Loose Ends: Another Kentucky candidate upgrades his website; And a look at Louisville poll results
08/04/2010 09:23 AM
Democratic U.S. Senate candidate Jack Conway is getting an online campaign face-lift with a new website that debuted today.
The website takes on a dark blue shade in the background, while adding Facebook and Twitter feeds from the campaign and embedding them directly on the homepage.
Conway is the latest of Kentucky politicians who have decided to sharpen their Internet presence. This summer, U.S. Senate Minority Leader Mitch McConnell jumped into the social networking world with a new Facebook page and YouTube account, as the Herald-Leader reported.
Over the weekend, Conway’s opponent, Republican candidate Rand Paul, held a “friend bomb” on Facebook, hoping to gather over 100,000 “fans” of his page.
The social media additions, including the remodeling of websites (McConnell also re-did his website), is just on-going proof of how social media is changing Kentucky campaigns, as reported this week by cn|2 Politics.
Heiner pulls more Democrats than the Republicans Fischer attracts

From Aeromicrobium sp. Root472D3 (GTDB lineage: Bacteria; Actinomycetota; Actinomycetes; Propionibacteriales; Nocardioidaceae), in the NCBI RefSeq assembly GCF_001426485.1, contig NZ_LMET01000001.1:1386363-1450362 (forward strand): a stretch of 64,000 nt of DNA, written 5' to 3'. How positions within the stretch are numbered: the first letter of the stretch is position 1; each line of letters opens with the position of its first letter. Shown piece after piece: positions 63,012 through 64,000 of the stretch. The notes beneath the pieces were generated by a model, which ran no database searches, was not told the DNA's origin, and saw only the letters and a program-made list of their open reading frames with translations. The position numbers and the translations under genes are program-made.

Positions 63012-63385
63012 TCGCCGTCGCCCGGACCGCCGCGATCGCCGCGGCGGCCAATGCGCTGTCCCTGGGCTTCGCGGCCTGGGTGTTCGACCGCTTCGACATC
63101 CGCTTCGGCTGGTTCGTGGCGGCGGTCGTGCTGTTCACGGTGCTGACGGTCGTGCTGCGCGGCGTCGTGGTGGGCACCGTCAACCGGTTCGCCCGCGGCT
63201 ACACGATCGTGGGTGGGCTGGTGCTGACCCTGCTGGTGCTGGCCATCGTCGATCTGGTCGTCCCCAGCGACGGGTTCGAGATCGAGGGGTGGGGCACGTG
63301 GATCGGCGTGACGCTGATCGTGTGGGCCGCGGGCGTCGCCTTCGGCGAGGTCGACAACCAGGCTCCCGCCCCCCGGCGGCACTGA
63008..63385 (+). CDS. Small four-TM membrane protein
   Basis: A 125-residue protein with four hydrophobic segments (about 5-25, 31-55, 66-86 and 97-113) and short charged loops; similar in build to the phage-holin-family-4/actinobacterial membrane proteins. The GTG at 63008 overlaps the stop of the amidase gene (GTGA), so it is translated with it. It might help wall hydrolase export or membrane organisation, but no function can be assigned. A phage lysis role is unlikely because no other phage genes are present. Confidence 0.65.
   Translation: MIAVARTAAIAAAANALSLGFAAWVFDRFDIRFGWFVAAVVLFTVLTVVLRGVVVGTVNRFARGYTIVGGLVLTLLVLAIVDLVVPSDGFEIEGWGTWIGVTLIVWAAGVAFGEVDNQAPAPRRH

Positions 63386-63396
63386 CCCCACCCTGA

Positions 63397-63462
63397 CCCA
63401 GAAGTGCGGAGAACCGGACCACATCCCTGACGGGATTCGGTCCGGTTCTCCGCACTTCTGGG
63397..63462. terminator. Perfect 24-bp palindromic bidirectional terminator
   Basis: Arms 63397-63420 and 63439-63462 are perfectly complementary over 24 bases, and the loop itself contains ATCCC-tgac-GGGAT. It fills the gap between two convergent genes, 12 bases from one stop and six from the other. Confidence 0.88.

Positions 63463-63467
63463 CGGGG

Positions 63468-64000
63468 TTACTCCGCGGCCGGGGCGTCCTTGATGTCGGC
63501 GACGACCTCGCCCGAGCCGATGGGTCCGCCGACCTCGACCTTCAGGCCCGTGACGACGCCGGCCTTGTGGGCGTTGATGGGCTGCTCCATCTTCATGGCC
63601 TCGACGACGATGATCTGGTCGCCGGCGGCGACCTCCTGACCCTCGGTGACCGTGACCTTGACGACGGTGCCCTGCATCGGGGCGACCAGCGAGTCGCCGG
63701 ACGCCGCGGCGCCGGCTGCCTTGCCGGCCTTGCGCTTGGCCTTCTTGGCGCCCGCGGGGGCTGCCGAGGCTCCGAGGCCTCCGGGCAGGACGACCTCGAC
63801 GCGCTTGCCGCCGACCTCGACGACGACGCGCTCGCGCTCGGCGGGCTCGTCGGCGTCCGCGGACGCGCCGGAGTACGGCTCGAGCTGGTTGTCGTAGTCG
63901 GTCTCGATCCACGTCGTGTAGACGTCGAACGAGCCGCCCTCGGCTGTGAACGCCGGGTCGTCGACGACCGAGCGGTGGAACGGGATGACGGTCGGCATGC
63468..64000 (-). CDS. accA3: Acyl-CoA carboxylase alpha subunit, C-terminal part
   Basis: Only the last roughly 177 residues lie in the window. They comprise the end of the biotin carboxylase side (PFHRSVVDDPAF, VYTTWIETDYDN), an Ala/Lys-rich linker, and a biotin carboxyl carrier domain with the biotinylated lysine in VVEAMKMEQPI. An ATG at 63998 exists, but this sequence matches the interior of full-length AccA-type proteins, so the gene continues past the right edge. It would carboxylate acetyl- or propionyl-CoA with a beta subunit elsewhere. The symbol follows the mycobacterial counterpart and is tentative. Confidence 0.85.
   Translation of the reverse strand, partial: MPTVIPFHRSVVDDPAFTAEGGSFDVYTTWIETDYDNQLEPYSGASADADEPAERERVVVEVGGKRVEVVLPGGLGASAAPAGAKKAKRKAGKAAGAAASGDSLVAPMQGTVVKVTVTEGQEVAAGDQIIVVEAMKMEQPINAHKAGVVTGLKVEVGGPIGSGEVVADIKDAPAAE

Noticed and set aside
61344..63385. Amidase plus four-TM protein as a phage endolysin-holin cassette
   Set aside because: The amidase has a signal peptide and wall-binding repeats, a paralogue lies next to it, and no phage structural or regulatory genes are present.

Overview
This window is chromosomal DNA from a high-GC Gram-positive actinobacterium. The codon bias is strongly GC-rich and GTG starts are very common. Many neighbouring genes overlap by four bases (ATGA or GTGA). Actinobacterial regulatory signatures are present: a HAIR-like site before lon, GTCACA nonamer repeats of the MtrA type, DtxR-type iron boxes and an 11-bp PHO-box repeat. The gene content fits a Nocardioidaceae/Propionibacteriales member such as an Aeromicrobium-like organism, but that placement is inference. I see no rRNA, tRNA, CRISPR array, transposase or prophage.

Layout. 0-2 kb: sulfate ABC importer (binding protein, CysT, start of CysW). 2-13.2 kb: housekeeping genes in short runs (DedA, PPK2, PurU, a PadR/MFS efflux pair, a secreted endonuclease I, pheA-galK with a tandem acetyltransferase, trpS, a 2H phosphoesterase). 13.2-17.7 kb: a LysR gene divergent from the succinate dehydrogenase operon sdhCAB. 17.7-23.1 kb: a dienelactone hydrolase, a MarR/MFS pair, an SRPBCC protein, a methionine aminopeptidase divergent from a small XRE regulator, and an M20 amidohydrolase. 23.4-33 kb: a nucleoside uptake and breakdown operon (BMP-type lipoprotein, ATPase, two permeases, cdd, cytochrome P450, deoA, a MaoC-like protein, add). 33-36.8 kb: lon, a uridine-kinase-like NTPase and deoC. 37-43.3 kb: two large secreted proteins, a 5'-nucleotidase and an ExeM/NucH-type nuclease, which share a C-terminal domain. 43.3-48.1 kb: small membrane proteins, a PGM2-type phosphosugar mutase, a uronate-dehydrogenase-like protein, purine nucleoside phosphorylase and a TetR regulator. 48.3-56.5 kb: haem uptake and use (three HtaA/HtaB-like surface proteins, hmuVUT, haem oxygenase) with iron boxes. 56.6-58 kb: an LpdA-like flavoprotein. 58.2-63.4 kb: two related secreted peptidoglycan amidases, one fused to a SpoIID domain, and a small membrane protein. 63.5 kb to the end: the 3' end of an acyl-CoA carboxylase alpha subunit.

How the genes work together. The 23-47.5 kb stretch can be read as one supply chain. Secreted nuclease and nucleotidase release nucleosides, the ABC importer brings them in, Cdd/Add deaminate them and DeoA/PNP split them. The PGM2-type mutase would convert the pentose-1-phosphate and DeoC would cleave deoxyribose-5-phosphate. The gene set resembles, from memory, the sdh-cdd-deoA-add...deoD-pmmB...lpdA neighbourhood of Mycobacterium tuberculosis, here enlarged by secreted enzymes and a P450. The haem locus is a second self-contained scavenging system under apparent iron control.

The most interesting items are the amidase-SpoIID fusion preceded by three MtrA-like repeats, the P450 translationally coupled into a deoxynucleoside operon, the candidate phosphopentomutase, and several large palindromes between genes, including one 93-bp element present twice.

A Courier-Journal/WHAS 11 Bluegrass Poll released Monday shows the two candidates — Greg Fischer, the Democrat, and Hal Heiner, the Republican — tied with three months left until the Nov. 2 election.
And while the campaigns say poll’s results aren’t a surprise to either candidate, the cross-tabs posted by the Courier-Journal show some interesting early trends in the race. Notably, 21% of respondents who identify themselves as Democrats said they are likely to vote for Heiner, the Republican. Only 10 percent of Republicans said they would vote for Fischer. At the same time, Heiner has heavy Republican support, pulling 84% of Republicans polled.
Heiner, who has constantly maintained he is running his own race, also polled highly with those who identify themselves as being conservative (78%) and with those who are favorable to the tea party movement (78%). Those who said they were neutral to the tea party movement tended to lean toward Heiner (56%) compared to 39% for Fischer.
Fischer, meanwhile, out-polled Heiner when it came to moderates, 59% to 30% and liberals, with 72%. When it came to tea party support, 77% of those who see the movement as unfavorable said they would vote for Fischer. Also, 65% of those who hold no opinion of the tea party movement said they would vote for Fischer.
The SurveyUSA poll was conducted July 29 to Aug. 1.
- Kenny Colston
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